Dr. Martha Eddy Reflects on Exercise Study at Memorial Sloan Kettering

Lee Jones Lab at Memorial Sloan Kettering Cancer Center
Dr. Lee Jones and his team at Memorial Sloan Kettering Cancer Center in New York are studying whether an exercise regimen can inhibit the spread of cancer and help prevent its recurrence. From left, Dr. Jones, Marsha Patel, John Sasso and Kristen Aufiero. Photo: Memorial Sloan Kettering Cancer Center

Judging from a recent Wall Street Journal article by Lucette Lagnado, entitled, “Sloan Kettering’s Quest to Prove Exercise Can Inhibit Cancer: Trying ‘exercise oncology’ to stop or delay the spread of a malignant tumor; a trial for women with stage 4 breast cancer,” it is clear that exercise is being taken more seriously as a way of preventing, recovering from and treating cancer. According to the article, “The new research at Sloan Kettering includes randomized, controlled studies—considered the gold standard for scientific inquiry—seeking to prove that exercise can alter the biology of a tumor, thereby inhibiting or slowing its growth, says Dr. Lee Jones, who is leading the Sloan Kettering effort.”

Moving For Life is thrilled by MSKCC interest in this research as it will undoubtedly build upon the growing body of scientific knowledge to and from which we have been so privileged to contribute and learn since our inception. In the following blog entry, Moving For Life’s, Dr. Martha Eddy sheds light on how Dr. Lee Jones’ research dovetails with our own work and findings, and identifies the gaps that still exist in our knowledge.


I salute Dr. Lee Jones of Memorial Sloan Kettering Cancer Center in his excellence of research design and his pursuit of a greater understanding of how exercise affects people going through treatment. When we began Moving For Life in 1999 (formerly called Moving On Aerobics in order to emphasize the importance of aerobic- and cardio-stimulating activity – such as fast walking, non-impact aerobics, dance, biking and swimming – in “moving on” from cancer), Dr. Alison Rosen and I located 4 controlled studies, mostly from Europe, that stated that recovery rates improved when survivors were actively engaged in aerobic exercise. As Dr. Jones reports, no one was doing viable studies about whether exercise could be a positive intervention during cancer treatment. 

Over the next ten years, worldwide research organizations, including major health institutions in the USA‎, completed studies with survivors, which yielded the following findings:

1) Exercise improves quality of life in survivors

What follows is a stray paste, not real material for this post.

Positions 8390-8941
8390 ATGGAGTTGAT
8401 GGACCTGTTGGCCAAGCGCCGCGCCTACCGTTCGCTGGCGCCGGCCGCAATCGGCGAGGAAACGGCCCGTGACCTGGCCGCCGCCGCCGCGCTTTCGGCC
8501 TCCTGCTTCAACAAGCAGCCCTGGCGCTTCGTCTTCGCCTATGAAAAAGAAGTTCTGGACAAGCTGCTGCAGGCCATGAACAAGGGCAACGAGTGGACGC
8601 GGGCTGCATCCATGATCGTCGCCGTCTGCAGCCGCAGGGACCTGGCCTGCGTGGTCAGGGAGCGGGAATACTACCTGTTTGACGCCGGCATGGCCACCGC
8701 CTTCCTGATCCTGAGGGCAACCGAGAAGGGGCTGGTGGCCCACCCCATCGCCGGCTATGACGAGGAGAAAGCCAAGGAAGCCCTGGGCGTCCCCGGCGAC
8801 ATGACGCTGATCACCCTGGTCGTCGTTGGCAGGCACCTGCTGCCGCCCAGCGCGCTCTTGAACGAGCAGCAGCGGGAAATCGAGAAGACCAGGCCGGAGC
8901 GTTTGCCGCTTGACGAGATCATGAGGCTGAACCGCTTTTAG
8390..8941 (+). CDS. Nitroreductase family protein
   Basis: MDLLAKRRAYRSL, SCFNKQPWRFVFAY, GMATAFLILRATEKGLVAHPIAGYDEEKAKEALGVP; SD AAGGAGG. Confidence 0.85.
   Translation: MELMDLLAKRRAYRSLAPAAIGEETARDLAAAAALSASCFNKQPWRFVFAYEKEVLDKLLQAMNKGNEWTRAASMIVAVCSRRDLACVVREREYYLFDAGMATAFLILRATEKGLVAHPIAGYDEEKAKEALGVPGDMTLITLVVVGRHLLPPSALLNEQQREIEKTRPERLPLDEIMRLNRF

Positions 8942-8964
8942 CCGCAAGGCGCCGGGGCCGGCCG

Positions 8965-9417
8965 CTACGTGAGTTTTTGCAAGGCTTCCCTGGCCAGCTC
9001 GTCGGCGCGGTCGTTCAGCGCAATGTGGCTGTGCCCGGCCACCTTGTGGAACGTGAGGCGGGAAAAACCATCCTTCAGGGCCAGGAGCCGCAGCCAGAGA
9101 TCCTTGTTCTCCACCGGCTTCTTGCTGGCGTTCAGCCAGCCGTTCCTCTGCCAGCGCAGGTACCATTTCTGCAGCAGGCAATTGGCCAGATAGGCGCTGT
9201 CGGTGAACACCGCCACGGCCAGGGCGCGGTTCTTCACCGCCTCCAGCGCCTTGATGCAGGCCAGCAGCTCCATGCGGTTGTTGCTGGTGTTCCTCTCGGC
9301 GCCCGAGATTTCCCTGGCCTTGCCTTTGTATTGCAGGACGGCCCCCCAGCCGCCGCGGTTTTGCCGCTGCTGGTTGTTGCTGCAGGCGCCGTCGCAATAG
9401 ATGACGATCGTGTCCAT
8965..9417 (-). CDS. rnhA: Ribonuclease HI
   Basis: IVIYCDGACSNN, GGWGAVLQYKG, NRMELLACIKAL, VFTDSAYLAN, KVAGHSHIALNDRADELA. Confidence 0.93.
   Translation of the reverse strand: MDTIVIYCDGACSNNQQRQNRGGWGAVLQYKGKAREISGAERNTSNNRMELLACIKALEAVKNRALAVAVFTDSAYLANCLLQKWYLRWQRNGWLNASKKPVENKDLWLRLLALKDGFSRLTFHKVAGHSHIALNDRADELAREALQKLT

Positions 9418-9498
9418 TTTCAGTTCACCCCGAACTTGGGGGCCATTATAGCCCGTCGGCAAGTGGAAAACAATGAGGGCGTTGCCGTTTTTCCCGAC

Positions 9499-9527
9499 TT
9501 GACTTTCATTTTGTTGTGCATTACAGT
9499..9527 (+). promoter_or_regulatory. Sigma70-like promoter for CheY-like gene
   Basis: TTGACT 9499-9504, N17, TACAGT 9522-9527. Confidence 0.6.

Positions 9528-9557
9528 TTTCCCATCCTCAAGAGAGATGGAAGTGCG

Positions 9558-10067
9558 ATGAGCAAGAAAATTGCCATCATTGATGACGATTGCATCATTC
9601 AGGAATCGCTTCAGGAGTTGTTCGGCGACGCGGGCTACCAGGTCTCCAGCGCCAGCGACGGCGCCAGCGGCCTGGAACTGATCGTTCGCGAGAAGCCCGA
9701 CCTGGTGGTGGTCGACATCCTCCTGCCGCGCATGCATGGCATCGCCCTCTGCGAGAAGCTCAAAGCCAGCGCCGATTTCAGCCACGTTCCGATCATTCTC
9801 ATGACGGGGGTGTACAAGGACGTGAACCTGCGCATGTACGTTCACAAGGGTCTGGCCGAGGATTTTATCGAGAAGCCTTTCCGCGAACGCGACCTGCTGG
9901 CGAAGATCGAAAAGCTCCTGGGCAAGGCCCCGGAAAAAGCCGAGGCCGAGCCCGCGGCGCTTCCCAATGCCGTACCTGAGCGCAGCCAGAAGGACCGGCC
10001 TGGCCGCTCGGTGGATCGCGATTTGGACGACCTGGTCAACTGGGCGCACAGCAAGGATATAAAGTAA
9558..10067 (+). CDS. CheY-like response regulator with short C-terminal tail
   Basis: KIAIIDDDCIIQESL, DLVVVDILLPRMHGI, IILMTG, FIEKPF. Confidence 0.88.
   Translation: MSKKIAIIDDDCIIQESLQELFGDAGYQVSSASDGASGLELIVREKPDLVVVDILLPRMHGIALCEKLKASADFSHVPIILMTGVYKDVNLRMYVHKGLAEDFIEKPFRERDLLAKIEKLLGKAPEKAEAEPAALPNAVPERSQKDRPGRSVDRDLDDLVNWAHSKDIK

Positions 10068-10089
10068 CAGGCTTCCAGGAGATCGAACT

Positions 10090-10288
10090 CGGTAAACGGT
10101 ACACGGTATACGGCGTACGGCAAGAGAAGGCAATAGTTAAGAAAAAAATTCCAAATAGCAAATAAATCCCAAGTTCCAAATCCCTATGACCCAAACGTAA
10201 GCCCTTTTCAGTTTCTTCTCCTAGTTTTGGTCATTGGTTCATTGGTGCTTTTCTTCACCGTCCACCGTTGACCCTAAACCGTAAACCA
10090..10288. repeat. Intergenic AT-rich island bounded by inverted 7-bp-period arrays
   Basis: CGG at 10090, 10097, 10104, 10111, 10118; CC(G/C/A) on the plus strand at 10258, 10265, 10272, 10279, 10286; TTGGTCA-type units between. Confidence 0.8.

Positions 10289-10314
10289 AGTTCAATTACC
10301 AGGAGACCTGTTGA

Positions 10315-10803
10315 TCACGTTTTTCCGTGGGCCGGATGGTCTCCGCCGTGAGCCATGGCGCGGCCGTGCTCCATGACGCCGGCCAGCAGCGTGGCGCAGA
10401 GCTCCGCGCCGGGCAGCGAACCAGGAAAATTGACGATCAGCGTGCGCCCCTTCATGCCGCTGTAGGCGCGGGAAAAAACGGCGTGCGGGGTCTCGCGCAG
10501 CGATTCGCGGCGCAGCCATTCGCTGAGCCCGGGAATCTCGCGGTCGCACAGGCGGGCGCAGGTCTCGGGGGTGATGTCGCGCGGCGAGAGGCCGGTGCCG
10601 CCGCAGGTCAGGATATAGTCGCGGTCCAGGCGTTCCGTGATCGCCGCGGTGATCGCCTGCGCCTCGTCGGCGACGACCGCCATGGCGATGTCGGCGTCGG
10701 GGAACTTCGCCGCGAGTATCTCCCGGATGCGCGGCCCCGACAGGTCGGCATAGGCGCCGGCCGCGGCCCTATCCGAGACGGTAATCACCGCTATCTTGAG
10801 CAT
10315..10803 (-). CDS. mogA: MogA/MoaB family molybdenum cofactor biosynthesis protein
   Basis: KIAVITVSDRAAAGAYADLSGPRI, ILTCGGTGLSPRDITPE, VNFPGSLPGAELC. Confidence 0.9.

2) Exercise speeds up recovery

3) Exercise can prolong length of life

4) Exercise reduces the chance of recurrence

Replication studies have validated many of these findings; but the whys of each of the above‎ are still being discovered and just what is perfect for people during treatment needs more randomized controlled research. 

Driven by even the small amount of data available and her own experience in going through treatment, Dr. Alison Rosen motivated Jan Albert and myself to design a GENTLE exercise program that could contribute to survivors’ improvements. We focused first on women dealing with the side-effects of breast cancer treatment. In creating the program I followed the traditional intervention guidelines that women should only begin exercising six weeks after surgery and with physician clearances.

Right away we partnered with ‎SHARE Cancer support and Gilda’s Club. Since these support centers offer programming to diverse people with different types of cancer, we saw the anecdotal positive effects of our program with women with various types of reproductive cancers (breast, uterine, cervical, ovarian) and men and women with brain, colon, lung, pancreatic, appendicular, metastatic cancers among others. While mostly post-surgery – a few people came to prep for surgery – many were active in their chemotherapy and radiation treatments. Many still are. 

Here’s what we hear:

“Moving For Life makes me feel better about myself.”

“I am no longer just identified with my cancer.”

“Even if I feel exhausted, I am surprised that I feel better once I’ve finished class.”

‎”When I take class regularly I have more energy for the rest of my life – housework and work.”

We could go on and on….